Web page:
How It Works: myQCIQ.com
STATS: Rocco's Collision Location: Philadelphia area Website: myQCIQ.com Cost: $90 monthly subscription Uses: An automated quality control repair checklist Training Required: Live assistance available at no additional charge
As a child, Mark Cipparone, owner of the five-location Rocco’s Collision in the Philadelphia area, was always in the shop with his father. His father opened his shop in 1957 and in 2000, Cipparone purchased the location from him.
Since Cipparone took over, he’s added three additional locations and is looking to expand even further. Currently, there are three locations spread across New Jersey and two in Philadelphia. The Rocco’s Collision team is made up of roughly 70 employees. Cipparone says he makes it a point to grow his own employees and he has a long history with the management staff.
The original location of Rocco’s had very limited space, so Cipparone needed to find ways to maximize production. Although his facilities have gotten larger, his dedication to efficiency has stayed the same.
“I’m really selective about how we fix cars,” Cipparone says.
Recently, his staff came to him and proposed myQCIQ.com. As a team, they made a list of the pros and the cons.
The shop was given a demo of myQCIQ.com to try out for 10 days. The shop had been using paper and pencil methods of tracking quality control, but the staff was looking to modernize and interested in seeing what a digital system could offer.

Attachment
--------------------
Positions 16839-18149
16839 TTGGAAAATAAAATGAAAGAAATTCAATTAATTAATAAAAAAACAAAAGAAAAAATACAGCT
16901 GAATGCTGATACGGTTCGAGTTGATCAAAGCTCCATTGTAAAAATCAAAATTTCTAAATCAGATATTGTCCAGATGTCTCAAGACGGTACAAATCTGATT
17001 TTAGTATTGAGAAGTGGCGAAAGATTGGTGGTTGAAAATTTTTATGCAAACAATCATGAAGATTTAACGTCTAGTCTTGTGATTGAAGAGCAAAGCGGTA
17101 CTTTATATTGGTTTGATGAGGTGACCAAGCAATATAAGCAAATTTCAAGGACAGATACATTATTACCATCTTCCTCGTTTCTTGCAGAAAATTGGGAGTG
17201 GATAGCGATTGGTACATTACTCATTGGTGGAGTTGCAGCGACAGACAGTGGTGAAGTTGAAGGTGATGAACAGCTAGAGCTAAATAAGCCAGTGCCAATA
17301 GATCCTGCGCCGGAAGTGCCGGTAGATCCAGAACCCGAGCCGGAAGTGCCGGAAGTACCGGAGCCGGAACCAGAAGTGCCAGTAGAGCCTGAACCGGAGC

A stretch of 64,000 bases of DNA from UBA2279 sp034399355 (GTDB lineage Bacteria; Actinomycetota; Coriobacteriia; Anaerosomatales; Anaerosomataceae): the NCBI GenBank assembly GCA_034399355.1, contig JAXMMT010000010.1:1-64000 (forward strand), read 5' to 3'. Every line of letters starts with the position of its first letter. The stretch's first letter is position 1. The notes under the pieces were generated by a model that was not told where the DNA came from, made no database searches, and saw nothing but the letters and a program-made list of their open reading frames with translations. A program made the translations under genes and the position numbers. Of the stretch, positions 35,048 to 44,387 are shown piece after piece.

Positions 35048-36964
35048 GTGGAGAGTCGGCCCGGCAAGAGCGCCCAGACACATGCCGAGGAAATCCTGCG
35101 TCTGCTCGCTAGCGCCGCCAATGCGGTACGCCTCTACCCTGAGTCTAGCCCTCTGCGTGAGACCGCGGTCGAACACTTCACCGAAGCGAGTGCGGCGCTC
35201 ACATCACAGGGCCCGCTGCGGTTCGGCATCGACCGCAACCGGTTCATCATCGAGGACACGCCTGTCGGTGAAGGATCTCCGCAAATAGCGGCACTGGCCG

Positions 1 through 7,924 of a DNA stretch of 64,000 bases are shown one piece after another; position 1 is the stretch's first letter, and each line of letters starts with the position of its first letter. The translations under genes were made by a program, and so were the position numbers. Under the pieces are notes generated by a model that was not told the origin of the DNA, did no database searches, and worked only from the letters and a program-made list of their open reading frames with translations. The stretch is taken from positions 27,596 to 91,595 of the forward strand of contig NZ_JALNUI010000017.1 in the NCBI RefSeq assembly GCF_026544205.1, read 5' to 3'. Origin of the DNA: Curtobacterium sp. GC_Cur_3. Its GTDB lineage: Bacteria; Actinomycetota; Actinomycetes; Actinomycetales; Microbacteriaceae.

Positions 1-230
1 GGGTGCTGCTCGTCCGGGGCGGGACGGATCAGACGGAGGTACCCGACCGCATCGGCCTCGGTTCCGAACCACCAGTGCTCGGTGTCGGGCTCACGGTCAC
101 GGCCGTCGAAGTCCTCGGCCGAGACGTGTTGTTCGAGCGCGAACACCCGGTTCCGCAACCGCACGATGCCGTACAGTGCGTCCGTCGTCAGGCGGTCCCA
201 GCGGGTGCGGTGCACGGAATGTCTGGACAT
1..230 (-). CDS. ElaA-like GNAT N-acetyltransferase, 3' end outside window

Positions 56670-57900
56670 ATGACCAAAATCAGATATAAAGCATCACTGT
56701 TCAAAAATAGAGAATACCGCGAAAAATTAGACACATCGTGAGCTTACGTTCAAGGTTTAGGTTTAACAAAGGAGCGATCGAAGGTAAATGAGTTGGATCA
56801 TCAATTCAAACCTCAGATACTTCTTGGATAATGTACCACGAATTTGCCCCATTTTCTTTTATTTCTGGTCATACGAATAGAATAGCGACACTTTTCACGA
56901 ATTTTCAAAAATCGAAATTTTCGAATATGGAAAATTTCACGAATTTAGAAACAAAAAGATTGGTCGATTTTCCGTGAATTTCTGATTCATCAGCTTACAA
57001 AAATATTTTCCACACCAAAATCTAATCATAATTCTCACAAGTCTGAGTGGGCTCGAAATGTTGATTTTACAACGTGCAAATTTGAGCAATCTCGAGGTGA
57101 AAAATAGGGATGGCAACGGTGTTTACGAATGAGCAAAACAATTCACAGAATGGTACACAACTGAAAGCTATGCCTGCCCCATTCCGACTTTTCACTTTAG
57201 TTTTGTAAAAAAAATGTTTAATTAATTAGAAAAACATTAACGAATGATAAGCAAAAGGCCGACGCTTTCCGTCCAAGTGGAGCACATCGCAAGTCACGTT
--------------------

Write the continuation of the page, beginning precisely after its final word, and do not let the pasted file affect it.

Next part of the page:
What sold Cipparone was when he had his 22-year-old son—who has knowledge of the industry but is not yet an expert—try it out. His son was able to perform a quality control check on a vehicle without missing any steps.
“Anyone with some sort of mild background can operate this tool,” Cipparone says.
How It Works:
Cipparone says that myQCIQ.com is an app that can be used on any PC, smartphone or tablet with web access. Once a shop has it, repair data from CCC ONE and Mitchell are automatically imported. Anytime throughout the repair process, a user can log into the program and go through the estimate line by line and mark it as either a pass or a fail. If it passes, that means someone physically looked at it and accepted the repair. If it is a fail, the user then takes a picture and selects a failure type to show why it didn't pass. The information is automatically uploaded. The management team and select employees will receive automatic alerts of failure occurences.
The app is fairly new (released in the beginning of April), so as of print, Cipparone’s staff has only been using it for a few weeks but, so far, he’s happy with the results. Cipparone likes the fact that it’s easy enough for almost anyone to use and that it holds everyone accountable.
When compared to the paper and pencil method, Cipparone says that going digital has rejuvenated everyone’s commitment to quality.
“Customers are worth a lot of money,” Cipparone says. “So retaining those customers is huge, and I think this product helps with that.”
Cipparone says the entire process depends on the nature of the job, but on average he says it takes anywhere from 10-20 minutes. This extra time is well worth it when it comes to giving customers the confidence that their vehicles have been repaired correctly. Cipparone adds that this is a great feature to bring up during the point-of-sale conversation and he believes it will give him a competitive edge against other repairers in the area.
Another benefit is cutting down on comebacks. By ensuring that a vehicle is being repaired correctly every time, the customers are more satisfied and the staff doesn’t have to stop production when a car comes back in. Cipparone adds that it also reduces costs because the shop isn’t having to shell out money for a rental car if a customer has to come back.